House runoff features Vernon Jones and challenger Rhonda Taylor

Vernon Jones tells voters he’s the natural choice to take the Georgia House District 91 seat. He’s been there before, and he later served as DeKalb County’s CEO for eight years.

But it’s his experience that opponent Rhonda Taylor paints as his biggest liability. She says voters have seen how Jones governs, which should be enough to prevent his return to public office.

Jones and Taylor, a legal support consultant, will face off in Tuesday’s runoff election for the district that covers southeast DeKalb and parts of Rockdale County.

Jones almost won the Democratic primary election in May outright. He fell 60 votes, or about 1 percent, short of a majority that would have allowed him to avoid a runoff. Taylor came in second with 26 percent of the vote.

Taylor said she hopes to close the gap by highlighting her volunteer work in the community, compared with Jones’ past.

“I’m for the people, not the position,” Taylor said. “I shake to think what could possibly happen if he gets in there.”

Jones, who left public office in 2008, has said he’s proud of his record and knowledge of government, having served as both a legislator and a chief executive.

When Jones was last in the Georgia House, from 1993 to 2001, he worked on PeachCare, the state insurance program for children of the working poor. As DeKalb’s CEO, he said he gained expertise in transportation, budgeting and policing.

“I would hit the ground running on Day 1,” Jones said at a July 9 candidate forum recorded by On Common Ground News. “Our biggest challenge is leadership, so I want to bring both sides together, both parties. Most of the issues being discussed are those that divide us, not unite us, and that’s where leadership comes in.”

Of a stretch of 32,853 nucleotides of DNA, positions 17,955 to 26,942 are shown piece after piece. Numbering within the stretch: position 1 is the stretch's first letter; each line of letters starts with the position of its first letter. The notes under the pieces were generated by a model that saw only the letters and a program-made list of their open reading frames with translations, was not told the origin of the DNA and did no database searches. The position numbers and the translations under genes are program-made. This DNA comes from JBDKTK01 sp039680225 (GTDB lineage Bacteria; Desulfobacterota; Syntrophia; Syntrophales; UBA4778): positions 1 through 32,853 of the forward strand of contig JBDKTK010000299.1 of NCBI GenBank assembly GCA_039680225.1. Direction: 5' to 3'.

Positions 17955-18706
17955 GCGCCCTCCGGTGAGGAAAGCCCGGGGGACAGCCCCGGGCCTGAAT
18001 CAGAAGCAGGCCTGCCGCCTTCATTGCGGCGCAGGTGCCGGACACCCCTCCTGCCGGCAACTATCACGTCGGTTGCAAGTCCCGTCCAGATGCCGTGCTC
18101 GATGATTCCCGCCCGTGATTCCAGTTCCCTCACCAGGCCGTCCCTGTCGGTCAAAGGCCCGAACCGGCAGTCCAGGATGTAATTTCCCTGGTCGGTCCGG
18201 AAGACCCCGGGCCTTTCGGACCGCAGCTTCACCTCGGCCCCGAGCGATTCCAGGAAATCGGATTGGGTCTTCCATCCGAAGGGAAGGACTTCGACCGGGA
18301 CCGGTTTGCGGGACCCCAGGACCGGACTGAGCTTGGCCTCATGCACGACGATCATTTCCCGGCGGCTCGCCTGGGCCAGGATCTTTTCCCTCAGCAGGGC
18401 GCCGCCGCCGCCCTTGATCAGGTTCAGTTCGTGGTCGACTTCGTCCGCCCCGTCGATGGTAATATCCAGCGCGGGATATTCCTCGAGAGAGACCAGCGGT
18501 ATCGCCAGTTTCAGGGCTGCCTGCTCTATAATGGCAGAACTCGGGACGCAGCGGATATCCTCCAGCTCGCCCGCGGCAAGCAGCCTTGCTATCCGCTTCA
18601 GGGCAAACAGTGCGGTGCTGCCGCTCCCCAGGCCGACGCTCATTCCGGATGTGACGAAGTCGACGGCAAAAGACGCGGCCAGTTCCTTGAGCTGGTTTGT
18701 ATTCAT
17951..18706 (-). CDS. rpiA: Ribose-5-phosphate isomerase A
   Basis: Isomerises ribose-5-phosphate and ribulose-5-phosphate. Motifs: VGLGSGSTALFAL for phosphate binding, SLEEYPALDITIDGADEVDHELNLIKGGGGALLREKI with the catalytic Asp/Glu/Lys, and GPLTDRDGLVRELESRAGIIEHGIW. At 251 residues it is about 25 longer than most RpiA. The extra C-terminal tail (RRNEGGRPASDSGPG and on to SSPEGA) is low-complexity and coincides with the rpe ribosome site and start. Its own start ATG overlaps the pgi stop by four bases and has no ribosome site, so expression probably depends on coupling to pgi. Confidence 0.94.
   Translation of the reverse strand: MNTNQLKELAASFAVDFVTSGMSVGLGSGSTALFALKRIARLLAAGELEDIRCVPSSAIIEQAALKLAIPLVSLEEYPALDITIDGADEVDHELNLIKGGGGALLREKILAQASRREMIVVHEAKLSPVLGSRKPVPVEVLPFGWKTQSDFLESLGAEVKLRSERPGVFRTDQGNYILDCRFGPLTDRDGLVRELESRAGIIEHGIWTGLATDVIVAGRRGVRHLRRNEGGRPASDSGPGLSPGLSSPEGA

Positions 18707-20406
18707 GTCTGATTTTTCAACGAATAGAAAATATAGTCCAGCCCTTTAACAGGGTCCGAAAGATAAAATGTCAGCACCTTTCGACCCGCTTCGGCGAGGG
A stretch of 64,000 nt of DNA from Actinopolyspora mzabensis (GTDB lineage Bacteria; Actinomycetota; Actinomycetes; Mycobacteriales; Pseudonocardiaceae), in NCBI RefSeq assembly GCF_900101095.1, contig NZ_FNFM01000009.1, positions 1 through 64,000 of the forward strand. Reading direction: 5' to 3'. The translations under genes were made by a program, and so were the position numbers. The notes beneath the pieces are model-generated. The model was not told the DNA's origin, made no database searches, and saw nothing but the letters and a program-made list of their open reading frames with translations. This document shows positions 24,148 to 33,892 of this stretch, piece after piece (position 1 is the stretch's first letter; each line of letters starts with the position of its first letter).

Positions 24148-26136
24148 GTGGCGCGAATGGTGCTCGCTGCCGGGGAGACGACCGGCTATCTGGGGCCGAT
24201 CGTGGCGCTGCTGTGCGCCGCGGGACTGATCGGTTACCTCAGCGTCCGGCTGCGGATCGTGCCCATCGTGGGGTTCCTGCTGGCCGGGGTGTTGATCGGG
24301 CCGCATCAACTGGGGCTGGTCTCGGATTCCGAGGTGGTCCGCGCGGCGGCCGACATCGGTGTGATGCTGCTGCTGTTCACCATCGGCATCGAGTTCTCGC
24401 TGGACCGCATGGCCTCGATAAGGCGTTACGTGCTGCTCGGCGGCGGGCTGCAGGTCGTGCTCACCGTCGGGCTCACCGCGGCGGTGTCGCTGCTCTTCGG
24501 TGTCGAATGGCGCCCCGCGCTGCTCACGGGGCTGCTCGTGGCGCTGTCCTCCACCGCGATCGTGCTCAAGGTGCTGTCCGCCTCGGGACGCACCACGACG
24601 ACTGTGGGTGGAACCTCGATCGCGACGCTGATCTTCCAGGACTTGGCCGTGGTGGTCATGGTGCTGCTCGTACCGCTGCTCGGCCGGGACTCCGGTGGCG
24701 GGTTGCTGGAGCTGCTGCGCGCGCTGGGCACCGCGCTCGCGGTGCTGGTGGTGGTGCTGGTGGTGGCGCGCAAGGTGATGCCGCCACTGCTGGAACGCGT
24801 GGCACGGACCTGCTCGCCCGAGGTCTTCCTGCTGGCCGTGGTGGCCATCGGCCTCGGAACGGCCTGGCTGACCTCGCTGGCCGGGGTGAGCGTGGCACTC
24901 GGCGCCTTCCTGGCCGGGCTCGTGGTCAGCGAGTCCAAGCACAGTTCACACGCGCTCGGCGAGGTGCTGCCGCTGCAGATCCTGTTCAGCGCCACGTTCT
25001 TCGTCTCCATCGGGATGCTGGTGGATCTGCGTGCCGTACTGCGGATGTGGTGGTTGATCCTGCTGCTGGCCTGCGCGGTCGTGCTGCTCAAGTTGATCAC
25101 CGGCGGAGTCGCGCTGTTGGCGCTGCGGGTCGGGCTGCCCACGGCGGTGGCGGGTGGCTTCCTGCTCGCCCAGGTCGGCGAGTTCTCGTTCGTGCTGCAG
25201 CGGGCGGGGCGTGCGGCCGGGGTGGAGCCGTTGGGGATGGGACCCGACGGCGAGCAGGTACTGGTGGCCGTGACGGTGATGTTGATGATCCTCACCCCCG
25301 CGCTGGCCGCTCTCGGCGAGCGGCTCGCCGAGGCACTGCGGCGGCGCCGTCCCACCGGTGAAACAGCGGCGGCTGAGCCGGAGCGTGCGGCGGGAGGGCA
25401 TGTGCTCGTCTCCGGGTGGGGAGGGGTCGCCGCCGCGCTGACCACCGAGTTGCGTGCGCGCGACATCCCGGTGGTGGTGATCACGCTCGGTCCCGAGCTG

Jones didn’t return a phone call seeking comment.

Taylor said she has worked for the Democratic Party, the Georgia Legislative Black Caucus, the National Women’s History Project and other organizations. She said she would emphasize education, public safety and economic development if she’s elected.

“I’ve been entrenched in the community,” Taylor said. “I understand what their needs are, as opposed to someone who’s been idle for almost 10 years and we’ve never seen him.”

She said she’d be coming into office “scandal-free,” while Jones faced several controversies during his time in office.

Taylor mailed a campaign flier criticizing Jones and citing corruption in the DeKalb Department of Watershed Management under his administration, $4 million in settlements in a racial discrimination lawsuit that accused him of targeting white managers, and $7,500 in fines levied against him in 2005 for campaign fundraising violations.

Jones hasn’t been charged with a crime, and DeKalb District Attorney Robert James said in April there wasn’t evidence to bring charges against Jones or eight other people targeted for further investigation by a special grand jury.

Jones has unsuccessfully run for U.S. Senate, U.S. House and county sheriff since finishing his second term as DeKalb’s CEO in 2008. If elected, Jones said he would work to secure state funding to reduce transportation gridlock and improve public safety.

“I can provide some solutions. I can bring people together and work toward a better Georgia,” Jones said at the July 9 debate. “My leadership and experience — it does make a difference.”

The winner of the runoff will face Republican Carl Anuszczyk in the November general election.

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